Can you work somewhere else if you are furloughed?
Under the Government’s Coronavirus Job Retention Scheme, employers can apply for grants from HMRC to cover 80% of the wages of payroll staff who are unable to work because of the outbreak.
How many vacancies are there?
While it is hard to know how many companies have already managed to recruit enough people to make up for extra demand or workforce gaps, some sectors have been recruiting tens of thousands of new staff members.
There is a shortfall of up to 80,000 workers across the country during harvest season, according to the Country Land and Business Association (CLA).
Fruit and vegetable supplier G’s said it was looking to hire 2,500 people to work in farms in East Anglia, Worcestershire, Warwickshire, West Sussex and Kent. These jobs include crop pickers, drivers, engineers and team leaders.
The nation’s biggest supermarkets are also recruiting 30,000 workers to stock shelves, deliver food and serve customers. Tesco said it would recruit 20,000 temporary workers for at least the next 12 weeks. Aldi is set to recruit a total of 9,000 to new positions, while Asda aims to recruit 5,000 new members of staff.
Employers can also choose to make up the difference between the scheme’s payment and a person’s standard salary.
However, because the scheme means an individual is still technically employed, they are unable to work for someone else if it breaches the contractual obligations of their current role.
This means you can only work outside of the hours you would normally, for example, working at a supermarket on the days you are not contracted to work would be acceptable.
If you have been temporarily laid off, you cannot work for your own employer.
What about if you are self-employed?
Although the Government has announced it will pay a grant of up to £2,500 per month to self-employed people who have lost income because of coronavirus this year, its scheme does not start until June, meaning many will be looking for other sources of income.
HMRC has confirmed that the self-employed will also be able to take on other work during this time. However, they should still follow the Government’s general instructions for working during the outbreak and only leave the house if essential to do so.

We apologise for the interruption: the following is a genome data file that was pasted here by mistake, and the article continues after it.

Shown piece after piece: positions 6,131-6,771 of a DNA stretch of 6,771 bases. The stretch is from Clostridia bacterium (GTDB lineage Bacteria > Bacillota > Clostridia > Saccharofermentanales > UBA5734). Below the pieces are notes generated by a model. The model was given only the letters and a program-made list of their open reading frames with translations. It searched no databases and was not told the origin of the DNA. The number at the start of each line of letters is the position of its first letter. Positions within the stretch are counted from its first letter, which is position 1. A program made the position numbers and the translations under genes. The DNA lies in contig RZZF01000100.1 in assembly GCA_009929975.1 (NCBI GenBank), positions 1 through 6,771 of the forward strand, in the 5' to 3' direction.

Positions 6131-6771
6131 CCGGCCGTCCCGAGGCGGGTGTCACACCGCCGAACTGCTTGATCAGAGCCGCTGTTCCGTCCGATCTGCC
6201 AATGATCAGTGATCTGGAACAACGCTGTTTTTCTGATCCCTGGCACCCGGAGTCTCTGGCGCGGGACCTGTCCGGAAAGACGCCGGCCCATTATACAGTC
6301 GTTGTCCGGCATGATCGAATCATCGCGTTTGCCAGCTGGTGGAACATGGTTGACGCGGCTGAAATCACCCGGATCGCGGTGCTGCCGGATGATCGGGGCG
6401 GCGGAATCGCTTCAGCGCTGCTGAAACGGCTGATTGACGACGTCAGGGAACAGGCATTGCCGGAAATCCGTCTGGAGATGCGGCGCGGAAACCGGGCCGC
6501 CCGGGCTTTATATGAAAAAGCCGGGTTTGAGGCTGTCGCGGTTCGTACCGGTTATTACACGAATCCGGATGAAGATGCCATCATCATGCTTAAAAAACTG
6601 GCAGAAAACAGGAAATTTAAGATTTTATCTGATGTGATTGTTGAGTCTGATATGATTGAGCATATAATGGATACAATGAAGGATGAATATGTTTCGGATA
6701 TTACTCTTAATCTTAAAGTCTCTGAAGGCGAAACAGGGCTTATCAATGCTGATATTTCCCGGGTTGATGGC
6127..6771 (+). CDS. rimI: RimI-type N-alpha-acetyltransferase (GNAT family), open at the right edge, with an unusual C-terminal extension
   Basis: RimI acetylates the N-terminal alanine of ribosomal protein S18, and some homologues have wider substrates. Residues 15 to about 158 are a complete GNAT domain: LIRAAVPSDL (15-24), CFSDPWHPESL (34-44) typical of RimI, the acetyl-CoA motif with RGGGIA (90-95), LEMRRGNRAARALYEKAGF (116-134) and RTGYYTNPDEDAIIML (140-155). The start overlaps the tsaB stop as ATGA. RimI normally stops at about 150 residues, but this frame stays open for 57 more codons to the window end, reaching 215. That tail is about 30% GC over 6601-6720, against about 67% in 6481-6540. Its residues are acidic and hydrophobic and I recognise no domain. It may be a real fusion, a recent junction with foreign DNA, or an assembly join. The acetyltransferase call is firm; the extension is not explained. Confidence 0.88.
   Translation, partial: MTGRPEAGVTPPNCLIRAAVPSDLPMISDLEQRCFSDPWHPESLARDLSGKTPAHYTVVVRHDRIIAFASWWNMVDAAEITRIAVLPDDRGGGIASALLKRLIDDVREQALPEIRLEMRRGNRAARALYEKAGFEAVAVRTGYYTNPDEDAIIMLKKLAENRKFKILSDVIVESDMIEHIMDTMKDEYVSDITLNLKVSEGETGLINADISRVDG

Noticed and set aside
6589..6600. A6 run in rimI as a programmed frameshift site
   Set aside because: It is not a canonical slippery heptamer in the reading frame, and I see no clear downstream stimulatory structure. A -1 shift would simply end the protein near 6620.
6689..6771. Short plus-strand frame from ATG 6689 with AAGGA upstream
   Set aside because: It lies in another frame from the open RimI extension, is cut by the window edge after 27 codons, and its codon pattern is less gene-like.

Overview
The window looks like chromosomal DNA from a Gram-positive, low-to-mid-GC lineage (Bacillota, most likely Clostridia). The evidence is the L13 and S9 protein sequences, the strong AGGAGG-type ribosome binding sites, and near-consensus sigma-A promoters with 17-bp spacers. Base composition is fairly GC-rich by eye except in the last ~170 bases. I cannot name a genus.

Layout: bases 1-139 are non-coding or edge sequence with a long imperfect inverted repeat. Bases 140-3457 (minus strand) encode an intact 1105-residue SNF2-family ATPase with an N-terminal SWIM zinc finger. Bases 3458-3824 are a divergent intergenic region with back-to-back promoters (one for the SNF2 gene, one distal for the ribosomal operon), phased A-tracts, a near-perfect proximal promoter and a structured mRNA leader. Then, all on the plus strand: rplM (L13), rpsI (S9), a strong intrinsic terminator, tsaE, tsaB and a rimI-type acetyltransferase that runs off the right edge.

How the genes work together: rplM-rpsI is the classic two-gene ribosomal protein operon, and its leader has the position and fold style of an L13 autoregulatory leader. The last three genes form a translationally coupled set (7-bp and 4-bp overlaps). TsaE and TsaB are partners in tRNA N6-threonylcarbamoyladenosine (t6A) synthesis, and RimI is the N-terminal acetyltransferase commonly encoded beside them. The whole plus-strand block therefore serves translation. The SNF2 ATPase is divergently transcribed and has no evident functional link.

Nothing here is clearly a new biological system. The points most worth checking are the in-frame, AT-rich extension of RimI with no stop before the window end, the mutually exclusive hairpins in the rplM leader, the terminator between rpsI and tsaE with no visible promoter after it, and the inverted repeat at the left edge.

Which sectors are looking for jobs?
Food manufacturing and production sectors have been recruiting tens of thousands of workers to meet the increased demand for food from supermarkets.
Supermarkets, including Tesco, Morrisons, Aldi and Asda have created around 30,000 new jobs in just two weeks. This includes roles as warehouse staff and delivery drivers.
The country’s biggest supermarket Tesco has adapted its recruitment process so it can process applications, assess eligibility to work and interview candidates in a single day.
Those who have been made redundant or are out of work owing to coronavirus have also been urged to work in agriculture and food-processing sectors.
The Country Land and Business Association (CLA) has said more domestic workers are needed to help with this year’s harvest because travel restrictions mean overseas workers cannot work on British farms.
What about volunteer work?
If you have been furloughed, you can take part in volunteer work or training but it must not provide services to or generate revenue for, or on behalf of, your organisation.
More than half a million people have already responded to the Government’s call for NHS volunteers including for help with its Nightingale field hospitals across the country.
The Government has said people must stay inside their homes as much as they can unless it is for buying essential items, exercising or accessing or providing medical treatment.
Many volunteer roles are home-based, owing to these social distancing restrictions, but others will involve being more active.
What about training?
Pub staff can continue or undertake any training with their employer as long it does not provide them with any services or revenue. The Government has said furloughed employees should be encouraged to do training.